Classroom community matters. Amazing things can happen when the classroom has a strong community. This is when students feel a true sense of belonging, mutual respect for peers and adults in the room, and and overall sense of responsibility to work on goals together. Simply put, your classroom community is a foundational element of success for every one of your learners and it’s always worth investing in.
Focusing on Classroom Climate and Community
A substantial amount of research supports the idea that a classroom community makes a big difference. With a greater focus on strong and meaningful relationships, students begin to act not just as kids in a classroom, but a true community of learners. This means improved collaboration, stronger friendships, and inclusion for all. It also means better learning opportunities and more focused instruction time.
- A positive classroom community facilitates stronger learning. When students feel connected, respected, and supported, they are more likely to feel and do their best. Learners are also more likely to take academic risks to learn and grow. Ultimately, this opens the door for more learning opportunities for all.
- A strong classroom community means improved behavior. When the classroom functions as a true community, students make positive choices because it’s the right thing to do (not out of fear of consequence or desire for extrinsic reward).
- It is building a place where every voice matters. All learners deserve a voice; all learners also deserve to know their voice matters. Focusing on your classroom community supports these ideas in a big way.
- A positive classroom community continually reinforces critical SEL skills. Social-emotional skills are big ideas that need to be practiced again and again. In a positive classroom community, learners are immersed in an environment focused on respect, relationships, responsibility, and fairness.
Here are 10 social-emotional strategies to build a positive classroom community:
1. Morning Meeting
Morning meeting is a semi-structured time of the day when students can gather, talk about topics that matter, and learn from each other. With just a few simple steps, morning meeting can help strengthen relationships, build confidence, and foster a positive classroom community that has big impacts in the long-term.
The truth is that morning meetings can be done many different ways, but I think it helps to focus on one skill for the day. Start with greetings, give a quick skill introduction, start a discussion, and do some simple activities. Bonus: I created a set of morning meeting activity cards if you want to give it a try.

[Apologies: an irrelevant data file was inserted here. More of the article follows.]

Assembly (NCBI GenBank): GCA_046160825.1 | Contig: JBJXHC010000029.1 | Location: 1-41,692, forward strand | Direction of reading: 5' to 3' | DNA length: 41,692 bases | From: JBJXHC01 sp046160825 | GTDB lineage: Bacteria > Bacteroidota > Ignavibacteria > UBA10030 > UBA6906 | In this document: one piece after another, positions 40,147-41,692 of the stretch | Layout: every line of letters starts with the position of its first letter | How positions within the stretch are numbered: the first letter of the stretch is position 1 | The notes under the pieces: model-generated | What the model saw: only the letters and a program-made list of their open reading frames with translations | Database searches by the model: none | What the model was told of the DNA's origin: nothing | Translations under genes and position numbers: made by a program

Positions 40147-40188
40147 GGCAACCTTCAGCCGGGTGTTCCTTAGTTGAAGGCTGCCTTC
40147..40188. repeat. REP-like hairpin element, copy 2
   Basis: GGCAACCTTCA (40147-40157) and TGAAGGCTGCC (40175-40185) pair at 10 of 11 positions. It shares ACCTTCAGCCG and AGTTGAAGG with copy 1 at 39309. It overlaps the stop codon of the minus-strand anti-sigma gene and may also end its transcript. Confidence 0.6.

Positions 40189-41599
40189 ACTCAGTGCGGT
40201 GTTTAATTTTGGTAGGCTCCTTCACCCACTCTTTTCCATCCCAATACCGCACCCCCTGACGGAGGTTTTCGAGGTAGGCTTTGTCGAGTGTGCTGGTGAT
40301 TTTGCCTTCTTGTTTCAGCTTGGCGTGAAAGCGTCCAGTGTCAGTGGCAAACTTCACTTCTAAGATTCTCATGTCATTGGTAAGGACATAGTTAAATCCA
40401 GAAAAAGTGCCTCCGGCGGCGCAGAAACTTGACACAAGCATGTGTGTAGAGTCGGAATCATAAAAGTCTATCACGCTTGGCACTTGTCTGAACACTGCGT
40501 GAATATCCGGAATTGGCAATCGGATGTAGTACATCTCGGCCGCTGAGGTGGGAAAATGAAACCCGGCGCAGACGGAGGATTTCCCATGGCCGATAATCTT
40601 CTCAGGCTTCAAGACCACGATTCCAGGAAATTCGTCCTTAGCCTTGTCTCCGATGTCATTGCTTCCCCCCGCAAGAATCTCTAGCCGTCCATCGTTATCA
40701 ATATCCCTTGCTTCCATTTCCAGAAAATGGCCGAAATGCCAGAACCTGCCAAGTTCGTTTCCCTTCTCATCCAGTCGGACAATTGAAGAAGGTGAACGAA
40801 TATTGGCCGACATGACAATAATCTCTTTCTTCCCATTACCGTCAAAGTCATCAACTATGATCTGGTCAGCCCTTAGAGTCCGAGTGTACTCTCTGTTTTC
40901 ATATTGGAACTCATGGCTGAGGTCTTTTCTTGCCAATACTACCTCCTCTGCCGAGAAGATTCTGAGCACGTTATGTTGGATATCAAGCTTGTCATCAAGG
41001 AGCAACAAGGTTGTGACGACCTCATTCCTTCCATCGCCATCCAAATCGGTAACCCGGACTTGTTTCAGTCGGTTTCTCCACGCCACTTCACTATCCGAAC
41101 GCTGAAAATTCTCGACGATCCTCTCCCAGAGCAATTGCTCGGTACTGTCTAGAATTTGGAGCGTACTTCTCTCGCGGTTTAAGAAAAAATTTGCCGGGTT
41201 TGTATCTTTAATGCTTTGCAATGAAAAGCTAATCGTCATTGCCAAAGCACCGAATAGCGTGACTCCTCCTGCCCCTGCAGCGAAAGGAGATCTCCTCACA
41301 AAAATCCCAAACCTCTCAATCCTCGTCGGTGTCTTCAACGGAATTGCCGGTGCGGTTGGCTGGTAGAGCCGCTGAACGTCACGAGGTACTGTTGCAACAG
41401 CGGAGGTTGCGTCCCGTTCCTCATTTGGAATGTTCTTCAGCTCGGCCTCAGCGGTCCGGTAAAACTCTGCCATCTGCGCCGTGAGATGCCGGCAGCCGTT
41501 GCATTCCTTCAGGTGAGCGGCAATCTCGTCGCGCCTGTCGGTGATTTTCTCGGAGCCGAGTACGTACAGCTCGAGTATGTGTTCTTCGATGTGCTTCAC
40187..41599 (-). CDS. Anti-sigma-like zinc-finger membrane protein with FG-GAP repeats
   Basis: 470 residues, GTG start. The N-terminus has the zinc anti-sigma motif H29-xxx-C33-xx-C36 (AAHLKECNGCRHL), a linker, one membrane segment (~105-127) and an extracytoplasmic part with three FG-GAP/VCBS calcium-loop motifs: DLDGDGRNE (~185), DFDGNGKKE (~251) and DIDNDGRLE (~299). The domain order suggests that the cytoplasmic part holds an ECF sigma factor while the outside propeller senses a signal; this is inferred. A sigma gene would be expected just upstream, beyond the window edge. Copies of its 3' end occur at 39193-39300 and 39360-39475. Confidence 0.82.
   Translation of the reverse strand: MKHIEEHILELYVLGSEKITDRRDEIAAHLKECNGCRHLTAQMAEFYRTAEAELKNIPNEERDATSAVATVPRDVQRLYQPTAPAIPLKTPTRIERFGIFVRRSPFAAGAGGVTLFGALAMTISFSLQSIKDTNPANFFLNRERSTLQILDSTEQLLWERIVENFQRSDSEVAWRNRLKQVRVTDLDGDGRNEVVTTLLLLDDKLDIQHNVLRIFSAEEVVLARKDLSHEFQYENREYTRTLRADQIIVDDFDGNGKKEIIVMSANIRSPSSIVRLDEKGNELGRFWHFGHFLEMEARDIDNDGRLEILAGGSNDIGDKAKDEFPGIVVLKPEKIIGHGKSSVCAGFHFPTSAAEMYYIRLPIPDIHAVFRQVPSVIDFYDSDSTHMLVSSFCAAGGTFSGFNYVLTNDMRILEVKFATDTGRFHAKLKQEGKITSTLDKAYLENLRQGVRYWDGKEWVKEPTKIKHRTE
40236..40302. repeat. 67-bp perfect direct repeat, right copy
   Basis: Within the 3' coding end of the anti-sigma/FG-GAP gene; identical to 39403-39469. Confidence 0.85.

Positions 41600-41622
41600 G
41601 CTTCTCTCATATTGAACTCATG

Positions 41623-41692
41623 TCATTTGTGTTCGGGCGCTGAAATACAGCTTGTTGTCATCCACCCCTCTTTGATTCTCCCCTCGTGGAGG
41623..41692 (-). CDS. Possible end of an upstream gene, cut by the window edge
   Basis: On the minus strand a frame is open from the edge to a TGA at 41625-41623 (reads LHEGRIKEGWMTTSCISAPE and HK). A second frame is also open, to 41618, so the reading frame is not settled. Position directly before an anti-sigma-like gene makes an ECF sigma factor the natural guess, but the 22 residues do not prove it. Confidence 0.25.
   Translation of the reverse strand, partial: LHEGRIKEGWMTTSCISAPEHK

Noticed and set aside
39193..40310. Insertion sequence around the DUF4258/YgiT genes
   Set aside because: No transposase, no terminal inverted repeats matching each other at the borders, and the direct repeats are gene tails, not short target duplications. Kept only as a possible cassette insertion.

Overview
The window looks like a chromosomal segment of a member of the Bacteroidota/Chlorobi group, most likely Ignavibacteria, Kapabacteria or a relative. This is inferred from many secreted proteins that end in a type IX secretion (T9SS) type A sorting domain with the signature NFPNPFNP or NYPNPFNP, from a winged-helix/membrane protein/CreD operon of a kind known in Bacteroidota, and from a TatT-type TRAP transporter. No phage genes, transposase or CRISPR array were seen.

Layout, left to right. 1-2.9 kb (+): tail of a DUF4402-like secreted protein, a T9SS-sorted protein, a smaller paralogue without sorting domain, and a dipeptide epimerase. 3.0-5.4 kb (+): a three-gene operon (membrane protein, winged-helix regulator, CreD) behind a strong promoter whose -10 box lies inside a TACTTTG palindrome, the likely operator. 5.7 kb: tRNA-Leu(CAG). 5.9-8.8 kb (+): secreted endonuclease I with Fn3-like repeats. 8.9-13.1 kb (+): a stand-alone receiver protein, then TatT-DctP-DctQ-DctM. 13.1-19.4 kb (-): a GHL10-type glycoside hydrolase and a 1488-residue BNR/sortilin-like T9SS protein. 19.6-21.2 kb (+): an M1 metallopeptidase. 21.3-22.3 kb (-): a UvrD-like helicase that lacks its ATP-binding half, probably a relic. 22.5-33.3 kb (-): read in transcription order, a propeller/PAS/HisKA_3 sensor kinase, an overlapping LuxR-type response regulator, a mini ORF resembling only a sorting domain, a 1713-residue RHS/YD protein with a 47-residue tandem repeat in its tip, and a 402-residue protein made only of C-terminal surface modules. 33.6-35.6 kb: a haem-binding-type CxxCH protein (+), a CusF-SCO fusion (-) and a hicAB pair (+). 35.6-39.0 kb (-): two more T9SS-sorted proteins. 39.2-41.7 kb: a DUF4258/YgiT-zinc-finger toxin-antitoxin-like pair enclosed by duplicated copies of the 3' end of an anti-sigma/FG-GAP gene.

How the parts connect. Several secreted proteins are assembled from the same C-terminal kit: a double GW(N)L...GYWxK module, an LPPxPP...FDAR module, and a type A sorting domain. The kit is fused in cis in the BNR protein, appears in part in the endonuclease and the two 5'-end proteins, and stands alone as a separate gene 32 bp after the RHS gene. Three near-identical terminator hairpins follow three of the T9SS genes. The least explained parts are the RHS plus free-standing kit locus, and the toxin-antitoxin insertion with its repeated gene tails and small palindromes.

2. Daily Greetings
Perform daily greetings as students walk in the room. While this activity focuses to build relationships and strengthen connections, research shows that teacher greetings also improved student on-task behavior. Just a note: greetings don’t have to be complicated or fancy. One strategy is to greet the students at the door with their name and one positive statement. For example, you might say, “Good morning, Tasha. I’m so glad you’re here today,” or “Hi Sammy. I heard you scored a goal in the soccer game, nice job!”
Use a free morning greetings poster to remind your students the many ways they can greet you right as they walk in the room.
3. Daily Reflection Time
Daily reflection time is a dedicated time at the end of the day where students can share what went well, what they’re proud of, what they learned, and even how they want to improve for tomorrow. Use guided reflection questions to spark meaningful conversations with your learners.
Give students a dedicated time to share things that are important to them. This might be sharing a trophy they won at a gymnastics competition or talking about a trip they took with their grandparents. Not only does this activity help each student feel proud and accomplished by sharing pieces of them, it can build meaningful relationships as students learn about each other too.
5. Gratitude Share
Gratitude means appreciating what we have. Spend a few minutes each day having students reflect about things they are grateful for. A few gratitude practices to try include:
- Use a daily gratitude journal to write down 3 things you are grateful for.
- Have students write down one thing they are grateful for each day. Put these in a jar to read another day.
- Create a gratitude bulletin board. Have students write down things they are grateful for and add them to the bulletin board throughout the year.
- Gather in a circle and toss or hold a ball. Whoever gets the ball can share something they are grateful for.
6. Game Time
Games are always fun, but they’re also a great way to strengthen relationships and integrate social-emotional skills at the same time. Give game time to your students after the end of a busy week or when they need a break.
If you need some ideas, check out these SEL Board Games for your class.
7. Positive Affirmations
Positive affirmations are a simple way to encourage a positive mindset and strengthen confidence. These qualities help build a positive classroom climate. Try reading a positive affirmation of the day, or have students develop their own positive affirmation lists to read once a day. I love this free positive self-talk phrases poster as a simple daily reminder.